Solar Landscape energizes 2.3-MW rooftop community solar project in New Jersey
Solar Landscape announced that another of its portfolio of first-year community solar projects is energized and delivering clean energy to local residents in northeast New Jersey. The 2.3-MWDC project, located in the Wood-Ridge borough on the rooftop of Duke Realty’s warehouse at 5 Ethel Boulevard, is now powering more than 375 local homes with clean solar energy.
The Wood-Ridge project is the sixth community solar project Solar Landscape has energized in 2021.
“It is great to see that Solar Landscape has energized another project that will benefit North Jersey ratepayers,” said Secaucus Mayor Michael Gonnelli. “The purpose of community solar is to provide energy equity and access for all and that’s exactly what this project does. Hudson and Bergen County residents get the benefits of solar energy — cleaner air and lower costs — without the need for solar panels on their rooftop. We continue to support clean energy initiatives across the state.”
The installation at 5 Ethel Boulevard is one of four rooftop community solar projects installed by Solar Landscape on Duke Realty facilities. Together, the four projects are expected to generate more than 13 million kilowatt hours of solar power to New Jersey communities.
“Duke Realty remains committed to thoughtful and sustainable practices that take into consideration the impact we have on the communities we serve,” said Megan Basore, Duke Realty’s VP of corporate responsibility. “By teaming with Solar Landscape and participating in New Jersey’s Community Solar Pilot Program we are working to be good corporate citizens and helping the residents of Bergen and Hudson counties, while leading the way for a clean energy future.”
Solar Landscape also announced that 51% of the electricity generated from the project will be sold to low- and moderate-income (LMI) households and that every subscriber receives a guaranteed discount in electricity expenses every month they are part of the program.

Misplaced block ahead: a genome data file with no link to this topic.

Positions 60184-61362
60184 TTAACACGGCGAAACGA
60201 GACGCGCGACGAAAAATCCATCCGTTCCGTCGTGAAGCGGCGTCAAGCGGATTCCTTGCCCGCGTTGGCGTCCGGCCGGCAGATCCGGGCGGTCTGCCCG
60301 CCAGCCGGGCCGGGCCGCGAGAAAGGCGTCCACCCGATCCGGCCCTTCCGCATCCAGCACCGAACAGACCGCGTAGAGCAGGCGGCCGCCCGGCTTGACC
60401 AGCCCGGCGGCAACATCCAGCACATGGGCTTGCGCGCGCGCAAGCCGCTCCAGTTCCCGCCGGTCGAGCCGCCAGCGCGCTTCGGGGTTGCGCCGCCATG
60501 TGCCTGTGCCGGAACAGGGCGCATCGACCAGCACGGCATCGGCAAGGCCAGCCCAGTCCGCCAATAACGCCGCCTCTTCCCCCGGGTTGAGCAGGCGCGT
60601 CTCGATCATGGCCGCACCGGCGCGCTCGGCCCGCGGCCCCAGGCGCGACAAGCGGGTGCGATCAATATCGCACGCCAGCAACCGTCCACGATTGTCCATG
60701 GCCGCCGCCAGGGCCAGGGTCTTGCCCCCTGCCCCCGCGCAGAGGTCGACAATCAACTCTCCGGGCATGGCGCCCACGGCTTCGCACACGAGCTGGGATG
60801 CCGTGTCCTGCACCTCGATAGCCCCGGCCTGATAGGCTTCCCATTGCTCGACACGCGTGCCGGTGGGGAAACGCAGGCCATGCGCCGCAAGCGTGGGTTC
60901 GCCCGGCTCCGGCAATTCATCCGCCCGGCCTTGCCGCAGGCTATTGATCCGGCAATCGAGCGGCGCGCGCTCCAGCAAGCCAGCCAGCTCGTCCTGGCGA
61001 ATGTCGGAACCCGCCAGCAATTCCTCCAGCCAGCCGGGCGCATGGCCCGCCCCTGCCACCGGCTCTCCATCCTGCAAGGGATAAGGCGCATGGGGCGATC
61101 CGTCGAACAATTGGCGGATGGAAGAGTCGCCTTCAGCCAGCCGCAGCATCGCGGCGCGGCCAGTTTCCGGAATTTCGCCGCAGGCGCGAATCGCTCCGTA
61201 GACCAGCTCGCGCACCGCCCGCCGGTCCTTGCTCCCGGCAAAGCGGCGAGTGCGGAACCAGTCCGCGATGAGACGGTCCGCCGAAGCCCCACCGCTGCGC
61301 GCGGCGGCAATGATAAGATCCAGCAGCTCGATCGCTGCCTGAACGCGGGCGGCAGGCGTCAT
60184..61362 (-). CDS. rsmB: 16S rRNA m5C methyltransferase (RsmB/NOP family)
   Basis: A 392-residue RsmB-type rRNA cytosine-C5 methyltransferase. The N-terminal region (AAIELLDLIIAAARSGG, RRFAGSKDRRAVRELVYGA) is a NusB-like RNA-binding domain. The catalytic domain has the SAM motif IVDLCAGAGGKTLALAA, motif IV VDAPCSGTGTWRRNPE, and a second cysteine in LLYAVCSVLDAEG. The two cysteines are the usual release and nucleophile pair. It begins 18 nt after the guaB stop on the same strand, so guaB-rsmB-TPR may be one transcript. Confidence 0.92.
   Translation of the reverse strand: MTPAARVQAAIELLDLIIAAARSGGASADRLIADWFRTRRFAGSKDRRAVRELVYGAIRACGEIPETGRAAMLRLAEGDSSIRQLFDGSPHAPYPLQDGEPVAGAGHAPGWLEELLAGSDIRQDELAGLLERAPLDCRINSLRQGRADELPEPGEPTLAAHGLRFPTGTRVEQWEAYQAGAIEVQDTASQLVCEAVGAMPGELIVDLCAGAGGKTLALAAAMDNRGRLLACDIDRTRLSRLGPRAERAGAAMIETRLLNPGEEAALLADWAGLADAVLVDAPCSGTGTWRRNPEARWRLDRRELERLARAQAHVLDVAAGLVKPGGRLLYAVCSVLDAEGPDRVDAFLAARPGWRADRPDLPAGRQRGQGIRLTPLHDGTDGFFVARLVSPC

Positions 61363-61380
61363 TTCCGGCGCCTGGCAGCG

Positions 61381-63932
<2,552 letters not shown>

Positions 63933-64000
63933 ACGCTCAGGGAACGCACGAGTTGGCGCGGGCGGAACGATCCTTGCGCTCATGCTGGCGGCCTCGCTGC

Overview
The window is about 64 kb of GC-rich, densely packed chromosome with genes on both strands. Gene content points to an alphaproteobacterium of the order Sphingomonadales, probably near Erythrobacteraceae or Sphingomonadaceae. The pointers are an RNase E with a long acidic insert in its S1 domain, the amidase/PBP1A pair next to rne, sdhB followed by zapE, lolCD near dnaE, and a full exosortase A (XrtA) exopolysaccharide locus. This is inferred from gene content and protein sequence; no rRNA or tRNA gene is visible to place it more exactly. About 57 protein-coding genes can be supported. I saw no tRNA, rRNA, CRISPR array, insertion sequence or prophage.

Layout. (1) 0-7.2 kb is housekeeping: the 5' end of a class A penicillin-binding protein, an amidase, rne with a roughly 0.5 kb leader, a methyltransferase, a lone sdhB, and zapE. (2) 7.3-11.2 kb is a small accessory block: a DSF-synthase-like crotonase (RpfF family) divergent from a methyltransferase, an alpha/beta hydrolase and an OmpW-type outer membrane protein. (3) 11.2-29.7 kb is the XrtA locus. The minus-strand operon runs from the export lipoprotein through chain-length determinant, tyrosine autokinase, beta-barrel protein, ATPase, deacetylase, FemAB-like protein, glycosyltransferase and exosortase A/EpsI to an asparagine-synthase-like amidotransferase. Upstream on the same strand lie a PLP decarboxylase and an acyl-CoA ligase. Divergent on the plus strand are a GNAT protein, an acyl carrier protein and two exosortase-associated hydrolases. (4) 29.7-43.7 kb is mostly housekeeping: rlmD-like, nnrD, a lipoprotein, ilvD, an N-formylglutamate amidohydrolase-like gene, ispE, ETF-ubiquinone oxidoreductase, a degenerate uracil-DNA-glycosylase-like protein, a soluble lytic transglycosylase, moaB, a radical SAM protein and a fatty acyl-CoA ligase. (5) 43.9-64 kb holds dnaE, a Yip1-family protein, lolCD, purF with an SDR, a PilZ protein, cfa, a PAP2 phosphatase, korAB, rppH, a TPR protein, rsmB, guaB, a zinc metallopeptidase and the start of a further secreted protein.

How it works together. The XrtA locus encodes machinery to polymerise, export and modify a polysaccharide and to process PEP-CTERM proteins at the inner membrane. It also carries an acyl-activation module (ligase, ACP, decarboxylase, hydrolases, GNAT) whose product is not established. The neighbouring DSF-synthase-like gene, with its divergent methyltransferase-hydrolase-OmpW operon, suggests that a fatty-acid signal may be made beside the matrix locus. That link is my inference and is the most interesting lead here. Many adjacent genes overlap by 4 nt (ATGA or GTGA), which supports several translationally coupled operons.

In addition to the project being fully energized, it is also fully subscribed: the program has reached its goal of 350 subscribers in Bergen, Essex, Hudson and Passaic counties. The subscriber success is due to community outreach and participation from the Newark Boys & Girls Club and Newark Science and Sustainability.
“We were thrilled to reach out to our community with the opportunity to offer affordable renewable energy,” said Ameer Washington, CEO of the Boys & Girls Club of Newark. “Promoting clean energy in and around Newark is a win for everyone: cleaner air, lower power bills and the opportunity to create workforce training for our future solar workforce.”
The project is part of Year One of the NJBPU’s Community Solar Energy Pilot Program, which is administered by New Jersey’s Clean Energy Program. Enrollment is open to renters and property owners with no cost to join, no long-term contracts and guaranteed cost savings. In addition to developing the projects, Solar Landscape is working with nonprofit organizations and community leaders to educate residents about the benefits of community solar.